Question: My mother
can no longer be taken care of at home, and we have been looking at nursing
homes. We would pay for the care and fees. The homes in our area with
the best reputation want us to turn over all of my mother’s assets
to them. After we sell her house, she’ll have about $200,000. What happens
to all that money if we give it to the home and my mother dies in the next
By Carol Abaya, M.A.
ever turn over assets to a nursing home or other health care facility!
As private pay, you should retain control of your mother’s money
and pay the nursing home bills as they come in.
While the homes you
speak of may have a good reputation for care, what they are doing is illegal.
Under Federal law, nursing homes cannot require a large up front fee or
asset turnover as a condition for admittance. Such demands are a crime!
These homes should be reported to HCFA and your state nursing home licensing
Question: My mother
is in an assisted living home. She loves to get dressed up and insists
on putting on earrings and a pin every day even though she’s not going anywhere.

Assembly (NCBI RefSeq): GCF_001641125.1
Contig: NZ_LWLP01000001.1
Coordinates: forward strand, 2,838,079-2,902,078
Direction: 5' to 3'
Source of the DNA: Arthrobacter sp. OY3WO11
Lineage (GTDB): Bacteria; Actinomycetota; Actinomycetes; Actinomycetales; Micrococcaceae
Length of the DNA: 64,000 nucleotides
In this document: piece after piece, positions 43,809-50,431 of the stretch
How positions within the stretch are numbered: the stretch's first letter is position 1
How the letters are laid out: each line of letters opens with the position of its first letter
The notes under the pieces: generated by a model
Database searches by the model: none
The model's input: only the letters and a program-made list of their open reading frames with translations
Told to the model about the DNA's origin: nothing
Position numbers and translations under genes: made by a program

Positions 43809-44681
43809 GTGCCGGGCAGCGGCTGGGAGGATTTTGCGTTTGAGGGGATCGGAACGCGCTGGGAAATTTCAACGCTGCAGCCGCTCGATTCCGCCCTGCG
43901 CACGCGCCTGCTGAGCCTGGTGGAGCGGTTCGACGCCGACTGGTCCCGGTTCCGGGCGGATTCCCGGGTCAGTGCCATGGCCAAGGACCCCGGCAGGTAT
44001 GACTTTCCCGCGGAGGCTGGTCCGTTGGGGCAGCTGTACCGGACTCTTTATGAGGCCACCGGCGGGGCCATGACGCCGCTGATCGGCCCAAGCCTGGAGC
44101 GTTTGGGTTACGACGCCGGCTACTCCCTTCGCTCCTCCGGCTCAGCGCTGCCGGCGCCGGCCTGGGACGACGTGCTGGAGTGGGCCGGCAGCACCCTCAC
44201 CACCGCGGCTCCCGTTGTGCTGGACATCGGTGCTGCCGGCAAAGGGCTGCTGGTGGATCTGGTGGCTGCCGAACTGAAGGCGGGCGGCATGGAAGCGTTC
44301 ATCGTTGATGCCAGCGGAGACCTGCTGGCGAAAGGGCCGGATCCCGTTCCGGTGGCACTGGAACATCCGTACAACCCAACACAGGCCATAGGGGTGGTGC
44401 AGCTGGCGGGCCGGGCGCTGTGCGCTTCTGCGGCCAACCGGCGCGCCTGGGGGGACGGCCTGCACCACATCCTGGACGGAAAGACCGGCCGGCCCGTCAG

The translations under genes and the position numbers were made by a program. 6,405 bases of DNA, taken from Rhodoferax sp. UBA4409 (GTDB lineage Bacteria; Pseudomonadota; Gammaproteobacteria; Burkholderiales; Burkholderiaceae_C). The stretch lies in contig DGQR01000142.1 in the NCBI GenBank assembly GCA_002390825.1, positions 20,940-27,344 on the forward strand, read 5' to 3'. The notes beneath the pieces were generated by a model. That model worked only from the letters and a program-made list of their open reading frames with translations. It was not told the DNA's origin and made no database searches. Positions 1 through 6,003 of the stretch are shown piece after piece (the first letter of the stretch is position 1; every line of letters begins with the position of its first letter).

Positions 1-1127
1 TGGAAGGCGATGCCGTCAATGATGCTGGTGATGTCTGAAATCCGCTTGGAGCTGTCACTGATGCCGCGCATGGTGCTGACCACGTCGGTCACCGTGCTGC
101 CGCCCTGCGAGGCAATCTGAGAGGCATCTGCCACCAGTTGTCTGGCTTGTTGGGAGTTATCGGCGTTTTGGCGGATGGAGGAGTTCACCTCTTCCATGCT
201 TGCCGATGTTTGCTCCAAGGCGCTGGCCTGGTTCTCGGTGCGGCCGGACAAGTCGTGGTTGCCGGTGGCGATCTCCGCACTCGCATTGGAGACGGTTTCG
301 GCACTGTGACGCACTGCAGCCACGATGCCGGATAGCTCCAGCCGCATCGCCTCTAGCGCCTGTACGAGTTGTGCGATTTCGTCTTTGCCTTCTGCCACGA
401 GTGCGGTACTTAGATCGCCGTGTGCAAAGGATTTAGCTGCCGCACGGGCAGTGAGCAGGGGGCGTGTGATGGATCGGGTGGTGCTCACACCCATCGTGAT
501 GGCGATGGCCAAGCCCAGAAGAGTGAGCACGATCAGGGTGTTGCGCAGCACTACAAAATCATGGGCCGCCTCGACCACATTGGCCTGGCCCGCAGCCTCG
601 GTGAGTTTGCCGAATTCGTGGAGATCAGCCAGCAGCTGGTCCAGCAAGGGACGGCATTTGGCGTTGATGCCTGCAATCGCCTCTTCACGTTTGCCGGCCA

She keeps losing one earring and lately misplacing pins. Some were very
expensive. Then she gets very upset and has started accusing the housekeeper
of stealing them. How can we handle this?
Dressing up with earrings and a pin makes your mother feel good about
herself at a time when she is losing abilities to take total care of herself.
Self-esteem is very important to the elderly. So, you need to encourage
her to continue “looking nice.”
only one earring is common, regardless of age. And if you’ve really liked
them, it’s hard to lose one.
First, expensive jewelry
should not be kept when a person is in a ALF or SNF. You should keep
the costly items at home and enable her to wear them on special occasions
Second, take her shopping